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45 at 33: Elvis Costello’s Veronica

Veronica’s story deserves to be told, and Elvis Costello does so with grace and passion. Inspired by his own grandmother, the deeply personal performance from the Twickenham-raised rebel who articulated the angst of a generation is rich with genuine emotion about an elderly lady suffering from dementia. And it‘s a corker.

The veritable Veronica was the first fruit of a batch of songs Costello co-wrote with wacky Macca thumbs aloft himself, Paul McCartney, toward the end of the 1980s. Some appeared on McCartney’s 1989 album Flowers In The Dirt, while others were on Costello’s splendid Spike earlier that year (that’ll be the one with the Thatcher-baiting Tramp The Dirt Down then), and, following in 1991, the far angrier Mighty Like A Rose.

A highlight of Spike, Veronica became Costello’s biggest mainstream hit in the US by far, reaching No. 19 on the American Billboard Hot 100, though stalling a lowly 31 on British soil in mid March 1989.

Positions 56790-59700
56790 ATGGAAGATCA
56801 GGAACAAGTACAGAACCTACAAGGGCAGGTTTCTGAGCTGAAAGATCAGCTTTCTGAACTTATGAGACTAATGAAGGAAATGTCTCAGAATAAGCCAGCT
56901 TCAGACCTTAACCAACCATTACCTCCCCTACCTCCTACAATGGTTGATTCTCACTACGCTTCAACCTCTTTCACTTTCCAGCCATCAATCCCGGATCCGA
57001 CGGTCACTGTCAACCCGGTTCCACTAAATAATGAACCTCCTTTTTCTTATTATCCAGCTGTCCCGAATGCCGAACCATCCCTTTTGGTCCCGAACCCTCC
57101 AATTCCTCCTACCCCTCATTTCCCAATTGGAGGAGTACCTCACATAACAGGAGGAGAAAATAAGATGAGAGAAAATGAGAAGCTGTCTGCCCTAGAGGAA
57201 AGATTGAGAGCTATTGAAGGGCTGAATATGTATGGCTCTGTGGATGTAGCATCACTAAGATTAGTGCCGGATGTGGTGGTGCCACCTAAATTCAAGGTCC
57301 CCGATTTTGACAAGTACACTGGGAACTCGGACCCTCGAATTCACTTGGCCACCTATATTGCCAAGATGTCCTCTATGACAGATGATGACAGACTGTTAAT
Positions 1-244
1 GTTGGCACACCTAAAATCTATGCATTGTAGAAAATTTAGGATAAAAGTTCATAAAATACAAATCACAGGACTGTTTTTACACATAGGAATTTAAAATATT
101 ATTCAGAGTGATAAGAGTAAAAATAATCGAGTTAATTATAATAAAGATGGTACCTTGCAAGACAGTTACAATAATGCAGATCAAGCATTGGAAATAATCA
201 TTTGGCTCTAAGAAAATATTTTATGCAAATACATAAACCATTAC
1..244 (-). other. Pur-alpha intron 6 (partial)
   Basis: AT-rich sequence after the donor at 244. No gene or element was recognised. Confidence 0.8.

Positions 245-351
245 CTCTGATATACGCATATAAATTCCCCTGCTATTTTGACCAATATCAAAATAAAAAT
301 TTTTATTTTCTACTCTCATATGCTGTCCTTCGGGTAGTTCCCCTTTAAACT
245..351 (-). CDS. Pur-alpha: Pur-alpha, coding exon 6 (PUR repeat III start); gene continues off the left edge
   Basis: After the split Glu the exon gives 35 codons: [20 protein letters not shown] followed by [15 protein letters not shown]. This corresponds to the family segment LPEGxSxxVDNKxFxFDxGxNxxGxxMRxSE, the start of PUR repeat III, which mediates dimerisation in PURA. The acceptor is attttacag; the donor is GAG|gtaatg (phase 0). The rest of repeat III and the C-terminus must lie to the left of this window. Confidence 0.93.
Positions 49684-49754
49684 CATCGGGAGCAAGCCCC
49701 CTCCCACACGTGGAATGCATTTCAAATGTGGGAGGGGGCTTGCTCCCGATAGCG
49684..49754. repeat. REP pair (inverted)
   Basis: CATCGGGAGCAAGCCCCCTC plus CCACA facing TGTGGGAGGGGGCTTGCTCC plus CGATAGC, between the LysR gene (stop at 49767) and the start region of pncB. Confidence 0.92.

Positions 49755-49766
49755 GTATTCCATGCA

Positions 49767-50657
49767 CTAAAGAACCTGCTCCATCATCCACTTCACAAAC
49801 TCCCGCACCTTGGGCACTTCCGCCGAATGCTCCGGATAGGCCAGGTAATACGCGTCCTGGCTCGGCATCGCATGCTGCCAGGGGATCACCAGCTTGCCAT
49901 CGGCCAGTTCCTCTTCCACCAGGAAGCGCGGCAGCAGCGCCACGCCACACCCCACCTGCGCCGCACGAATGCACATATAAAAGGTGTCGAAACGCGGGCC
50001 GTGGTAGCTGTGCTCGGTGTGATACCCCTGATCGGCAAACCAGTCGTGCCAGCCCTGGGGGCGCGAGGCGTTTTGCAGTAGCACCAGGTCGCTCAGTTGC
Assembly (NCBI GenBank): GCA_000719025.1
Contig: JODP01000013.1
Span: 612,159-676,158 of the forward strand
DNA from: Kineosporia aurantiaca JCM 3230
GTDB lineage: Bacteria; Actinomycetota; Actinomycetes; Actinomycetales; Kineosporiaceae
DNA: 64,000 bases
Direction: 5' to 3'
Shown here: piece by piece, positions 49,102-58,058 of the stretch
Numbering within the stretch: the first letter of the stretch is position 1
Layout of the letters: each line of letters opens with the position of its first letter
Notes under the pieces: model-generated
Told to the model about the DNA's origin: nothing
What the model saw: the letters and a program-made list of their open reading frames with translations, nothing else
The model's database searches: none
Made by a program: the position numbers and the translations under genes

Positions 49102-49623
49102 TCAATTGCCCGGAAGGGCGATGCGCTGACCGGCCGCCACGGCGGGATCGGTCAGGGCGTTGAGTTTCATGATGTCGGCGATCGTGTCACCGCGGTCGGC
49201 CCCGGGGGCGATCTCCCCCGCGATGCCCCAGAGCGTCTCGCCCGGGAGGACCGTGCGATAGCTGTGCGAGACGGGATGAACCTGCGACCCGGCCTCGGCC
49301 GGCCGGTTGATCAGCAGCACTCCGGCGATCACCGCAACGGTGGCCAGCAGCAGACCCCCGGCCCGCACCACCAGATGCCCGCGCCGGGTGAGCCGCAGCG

The video, co-directed by John Hellcoat and Evan English, even earned an MTV Video Music Award for Best Male Video.

Over an intrusive drum track that sounds like someone banging on a Tupperware box, parts of Veronica are sunny and upbeat, as much a celebration of life as it’s a portrait of a woman lost in her own mind. He portrays Veronica as suddenly having vivid flashes of memory amidst the fog, singing with wrenching emotion, “She spoke his name out loud again!” as a newspaper photo suddenly triggers the memory of an old love that lifts from the depths of her mind like a bubble rising to the surface of a pond and popping into the air.

In other words, if I can paraphrase his hero Frank Sinatra, her story is not too sad to be told.

We can only hope our own stories will be told so well, sometime.

Steve Pafford

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